What evidence exists for the statement that Red Kelly 'became a paid Police informer'?
Thanks for the question: I suggest you get a copy of Ian Jones book "Ned Kelly:A Short Life" its all there on pages 4 and 5 and if you look at the Notes to Chapter one theres more about it.
But where is the PROOF that he was a PAID informer. Very important that. Red Kelly gave evidence against Regan and in Ireland that was enough to brand him an 'informer', no matter how the evidence was obtained. A PAID informer is a different matter altogether. The RIC had a great penchant for 'stitching up' people as it helped to get past the local population's 'omerta' stance by turning people against each other and creating suspicion. So Kelly wouldn't have been the first or last to have experienced that, and as someone who robbed stock, he would have been in bad odour anyway. But proof of paid informing (as opposed to drawing that conclusion) I haven't seen – in Jones' book or elsewhere. You published the allegation here so you should produce the proof here – not refer it to someone else's work.
PS. The theft of the pigs was NOT 'up the road' – even by today's standards, let alone the nineteenth century standards. That creates a neat impression of the robbery of a near neighbour when it was nothing of the sort.
Somehow I don't think you've had a careful read of Jones or his Notes and the links he provides in regard to all this. If you had you would have seen, among other things, the map of the district which shows that the place where the pigs were stolen from was about 4 or 5 miles from Reds home – an hours walk away – I don't think its unreasonable to call that "up the road".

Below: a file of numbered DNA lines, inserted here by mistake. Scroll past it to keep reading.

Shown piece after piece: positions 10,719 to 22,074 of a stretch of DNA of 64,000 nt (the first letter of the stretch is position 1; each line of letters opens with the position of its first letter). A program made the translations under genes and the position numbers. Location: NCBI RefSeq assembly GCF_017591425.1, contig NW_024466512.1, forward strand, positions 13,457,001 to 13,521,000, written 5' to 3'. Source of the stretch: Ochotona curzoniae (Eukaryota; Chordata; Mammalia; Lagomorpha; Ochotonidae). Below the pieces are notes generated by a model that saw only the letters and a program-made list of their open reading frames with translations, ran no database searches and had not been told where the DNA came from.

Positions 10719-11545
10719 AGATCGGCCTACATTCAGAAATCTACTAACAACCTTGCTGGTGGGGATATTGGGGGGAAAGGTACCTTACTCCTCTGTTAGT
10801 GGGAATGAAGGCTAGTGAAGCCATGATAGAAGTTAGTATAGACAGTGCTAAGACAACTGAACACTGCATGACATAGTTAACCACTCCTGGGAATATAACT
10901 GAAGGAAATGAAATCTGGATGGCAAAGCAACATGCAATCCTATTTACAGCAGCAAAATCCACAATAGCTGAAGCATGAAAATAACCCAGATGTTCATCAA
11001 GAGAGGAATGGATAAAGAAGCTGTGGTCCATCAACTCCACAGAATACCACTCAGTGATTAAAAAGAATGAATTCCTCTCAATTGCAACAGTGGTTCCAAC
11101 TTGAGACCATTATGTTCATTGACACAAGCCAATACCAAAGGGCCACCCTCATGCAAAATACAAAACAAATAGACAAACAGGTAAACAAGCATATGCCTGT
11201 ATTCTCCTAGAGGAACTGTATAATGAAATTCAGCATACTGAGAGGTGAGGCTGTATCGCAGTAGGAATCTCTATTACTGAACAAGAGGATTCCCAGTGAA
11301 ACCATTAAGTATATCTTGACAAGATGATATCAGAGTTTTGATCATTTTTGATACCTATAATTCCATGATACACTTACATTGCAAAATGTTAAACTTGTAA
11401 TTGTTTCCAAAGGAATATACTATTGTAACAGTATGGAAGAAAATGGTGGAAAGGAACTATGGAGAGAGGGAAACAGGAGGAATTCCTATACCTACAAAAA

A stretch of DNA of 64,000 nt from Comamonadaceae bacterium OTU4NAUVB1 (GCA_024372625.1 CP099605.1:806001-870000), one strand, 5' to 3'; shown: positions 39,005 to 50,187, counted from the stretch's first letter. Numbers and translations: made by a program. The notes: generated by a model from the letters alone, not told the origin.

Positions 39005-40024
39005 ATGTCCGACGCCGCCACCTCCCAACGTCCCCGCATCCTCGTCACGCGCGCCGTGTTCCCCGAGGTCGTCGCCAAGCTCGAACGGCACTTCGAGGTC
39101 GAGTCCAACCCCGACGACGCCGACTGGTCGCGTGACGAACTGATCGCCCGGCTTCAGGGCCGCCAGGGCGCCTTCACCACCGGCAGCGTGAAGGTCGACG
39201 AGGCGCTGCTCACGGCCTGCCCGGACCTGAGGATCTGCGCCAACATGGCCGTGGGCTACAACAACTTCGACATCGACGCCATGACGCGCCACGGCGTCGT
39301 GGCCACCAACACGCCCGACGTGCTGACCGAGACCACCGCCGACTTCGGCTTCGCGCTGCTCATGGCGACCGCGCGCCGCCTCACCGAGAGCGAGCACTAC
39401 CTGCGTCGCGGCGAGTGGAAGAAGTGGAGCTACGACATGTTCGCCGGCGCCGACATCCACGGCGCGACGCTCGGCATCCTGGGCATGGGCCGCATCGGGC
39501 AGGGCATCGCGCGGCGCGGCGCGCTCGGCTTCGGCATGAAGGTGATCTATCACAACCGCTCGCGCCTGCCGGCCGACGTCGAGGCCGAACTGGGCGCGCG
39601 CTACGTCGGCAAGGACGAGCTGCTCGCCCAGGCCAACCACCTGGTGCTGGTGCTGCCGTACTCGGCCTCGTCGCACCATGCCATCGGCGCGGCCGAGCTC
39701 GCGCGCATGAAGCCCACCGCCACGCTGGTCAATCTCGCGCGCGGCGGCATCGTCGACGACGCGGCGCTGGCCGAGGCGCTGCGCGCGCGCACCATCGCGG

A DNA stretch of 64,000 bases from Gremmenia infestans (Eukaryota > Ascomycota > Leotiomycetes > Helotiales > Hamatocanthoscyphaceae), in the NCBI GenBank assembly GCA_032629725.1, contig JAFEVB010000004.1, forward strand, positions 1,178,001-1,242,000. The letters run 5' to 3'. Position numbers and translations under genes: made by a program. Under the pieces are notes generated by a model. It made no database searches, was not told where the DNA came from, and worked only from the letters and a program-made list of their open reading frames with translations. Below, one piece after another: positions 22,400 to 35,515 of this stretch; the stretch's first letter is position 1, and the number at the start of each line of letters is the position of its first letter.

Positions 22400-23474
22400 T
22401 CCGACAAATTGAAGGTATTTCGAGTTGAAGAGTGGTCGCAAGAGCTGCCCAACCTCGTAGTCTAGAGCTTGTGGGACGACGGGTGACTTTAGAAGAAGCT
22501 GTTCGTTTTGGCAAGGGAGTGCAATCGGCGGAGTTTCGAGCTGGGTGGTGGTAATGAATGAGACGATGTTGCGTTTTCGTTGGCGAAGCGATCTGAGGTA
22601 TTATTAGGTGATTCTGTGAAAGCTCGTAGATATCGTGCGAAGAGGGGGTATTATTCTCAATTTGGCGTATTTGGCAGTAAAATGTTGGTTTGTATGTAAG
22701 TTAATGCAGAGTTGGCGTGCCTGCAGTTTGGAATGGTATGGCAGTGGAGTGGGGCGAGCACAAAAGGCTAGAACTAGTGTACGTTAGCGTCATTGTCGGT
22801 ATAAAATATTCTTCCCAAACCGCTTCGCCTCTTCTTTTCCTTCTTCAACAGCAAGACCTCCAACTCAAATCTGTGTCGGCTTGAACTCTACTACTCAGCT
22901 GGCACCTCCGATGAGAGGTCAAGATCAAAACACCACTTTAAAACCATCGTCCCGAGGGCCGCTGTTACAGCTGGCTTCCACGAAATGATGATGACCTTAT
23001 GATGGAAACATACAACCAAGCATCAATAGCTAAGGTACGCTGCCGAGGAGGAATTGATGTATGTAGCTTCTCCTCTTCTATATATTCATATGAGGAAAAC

Your argument is not with me but Ian Jones. Its clear I am discussing Ian Jones view – but having read it and his sources, as far as its possible to do so without doing what Ian Jones did which was to visit Ireland and talk to many people in the area and inspect many local documents, then I am satisfied with the level of proof he has given for his views of what happened. So, there is indeed PROOF – what you are demanding is a level of proof thats different from the one provided, and if you are going to be consistent, and demand proof at such a high level, you're quickly going to find yourself arguing with almost every historian on the planet about almost every historical contention ever made – and to be consistent would have to doubt every single claim of the Kelly myth-makers as well. But for some people, no proof is ever sufficient if it relates to a cherished belief. What would prevent you from describing a signed receipt for Informing as a police frame up? What would prevent you from claiming a document signed by Red confessing to be a paid police informer as a fake?
What Ian Jones did was bring all the available evidence together in an attempt to understand why Red Kelly made so little of the fact that he was Transported, something he says an Irishman was usually proud of, as a sign of his willingness to stand against domination by the English. Whats your explanation? Perhaps you should tell us what YOU think happened and provide your PROOF.
A paid police informer is in anyone's definition one who informed for a period of time for the police: being on their books, in other words, and receiving regular payments. There isn't any evidence for that in Kelly's case. So that term is inaccurate. I am indeed 'demanding is a level of proof that's different from the one provided' ie. something that actually PROVES statements made as though they were fact. Your quoting of Jones ad then saying it's his problem is merely a masquerade for the cherry-picking of 'facts' that suit your original stance – the antithesis of standard of proof, actually.